127 Hours

James Franco

Amber Tamblyn

starstarstarhalf star

Survival films usually come in one of two varieties. Either they’re emotionally charged nightmares with bickering survivors who die one by one or lonely reflective works with man pitted against nature in a depressing one way picture. Very rarely are they done well as in “Alive.” Danny Boyle brings energy and excitement to the trekking in “127 Hours” with great camerawork (the non-camcorder one) and lighting. The great outdoors have never looked better. James Franco brings his cheerful and pleasant self to the role of Aron for a harmless journey to Blue John Canyon which is some place in his guide book in the middle of an American Southwest Nowhere. He meets two cute hiker girls who has lost their way and introduces them to a short cut to get to where they’re going but in style. This features a drop into an underground pool with selfies and a cheerful sendoff with a promise for partying the next evening.

After this engaging beginning, the next events are a bit shocking (for those who haven’t seen the trailer, that is). He falls into a crevasse and loosens a boulder which smashes his right hand against a wall. After a few futile attempts to dislodge it, he screams the names of his newfound friends to no avail. A great shot pans up and above to see how very alone and lost he is. Calmly, he sets all of his items on the boulder and takes stock of his situation. He starts chipping away at the boulder with a pocket knife and drops it below his reach. An able engineer, he concocts a solution with pieces of stick and a shoe. This is usually the point where things would get depressing but it doesn’t somehow. He remembers times with his family, imagines the fun the hiker girls must be having, imagines all matters of drinks. The water bottle glugs threateningly announcing its ever lowering level with silent finality. His engineering skills come into play again as he tosses some climbing rope up (all one- handed of course) many times to manufacture a makeshift pulley. More memories of family and friends pour forth and we realize that he hasn’t even told anyone where he has gone. He begins narrating into the camcorder he has brought along to document his planned fun journey. Despite his desperate situation, he puts warmth and a few jokes into his video journals. His rueful smiles would have you believe he only got stuck with a flat without a spare on the side of the road. His eyes, parched lips, and paling skin, tell a different story.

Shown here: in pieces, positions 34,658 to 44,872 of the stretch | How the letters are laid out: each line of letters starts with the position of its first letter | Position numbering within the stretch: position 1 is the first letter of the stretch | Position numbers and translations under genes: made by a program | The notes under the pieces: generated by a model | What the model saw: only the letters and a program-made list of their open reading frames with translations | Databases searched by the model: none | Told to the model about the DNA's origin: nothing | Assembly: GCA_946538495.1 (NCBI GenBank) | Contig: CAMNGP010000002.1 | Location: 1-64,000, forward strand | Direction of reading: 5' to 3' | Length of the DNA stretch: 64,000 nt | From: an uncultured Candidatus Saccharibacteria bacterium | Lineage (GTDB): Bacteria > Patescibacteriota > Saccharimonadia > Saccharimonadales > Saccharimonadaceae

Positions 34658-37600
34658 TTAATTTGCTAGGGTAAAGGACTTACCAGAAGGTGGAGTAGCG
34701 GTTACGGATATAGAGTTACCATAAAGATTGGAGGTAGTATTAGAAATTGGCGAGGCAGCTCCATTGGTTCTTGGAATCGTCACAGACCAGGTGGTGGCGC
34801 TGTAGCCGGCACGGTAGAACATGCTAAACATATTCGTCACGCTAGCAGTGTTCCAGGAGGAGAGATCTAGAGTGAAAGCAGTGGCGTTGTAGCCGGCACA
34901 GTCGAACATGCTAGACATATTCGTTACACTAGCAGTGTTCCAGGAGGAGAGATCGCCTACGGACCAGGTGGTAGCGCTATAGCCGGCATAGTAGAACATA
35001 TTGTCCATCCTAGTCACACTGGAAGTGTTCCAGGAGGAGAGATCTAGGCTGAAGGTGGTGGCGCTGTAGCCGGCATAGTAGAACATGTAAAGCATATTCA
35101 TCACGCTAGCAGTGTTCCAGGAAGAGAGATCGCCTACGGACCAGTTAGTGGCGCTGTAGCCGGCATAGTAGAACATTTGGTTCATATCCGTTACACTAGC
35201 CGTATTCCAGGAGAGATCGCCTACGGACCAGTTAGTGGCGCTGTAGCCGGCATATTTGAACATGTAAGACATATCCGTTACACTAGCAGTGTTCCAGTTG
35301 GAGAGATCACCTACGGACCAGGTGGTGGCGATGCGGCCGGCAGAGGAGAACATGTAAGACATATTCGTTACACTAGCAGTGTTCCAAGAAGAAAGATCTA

The reminiscences get fantastical and one remembers Tom Hanks and his conversations with his Wilson volleyball in “Castaway” as our hero plays host and guest on his own private talk show and resorts to unseemly forms of survival to keep together. Escape fantasies plague his waking moments as do regrets of familial and romantic relationships. The film becomes a triply split screen with fantastical images o family waiting for him on a sunlight sofa.

This could have been a different movie. It might have been downcast, turgid, whiny, and existential. Instead, it is harrowing, life-affirming and triumphant in a completely earned fashion. Danny Boyle’s style of quick, rapid fire scenes with appropriate music and sound effect to show the physical pain of the determined protagonist. Much of the later scenes are quite hard to look at but James Franco is more than suited to the task in a fully physical performance. Colin Farrell kept us rapt with attention while trapped in a phone booth (aided in large part by the voice of Kiefer Sutherland) and here Franco keeps us glued to the screen for the whole film. Not many actors possess the charisma necessary to make this possible and I’m happy to say, James Franco certainly does. Danny Boyle has made a unique film. The music plays a great part appropriately reflective, adventurous, and triumphant where necessary accentuating the emotional payoff at the film’s end.

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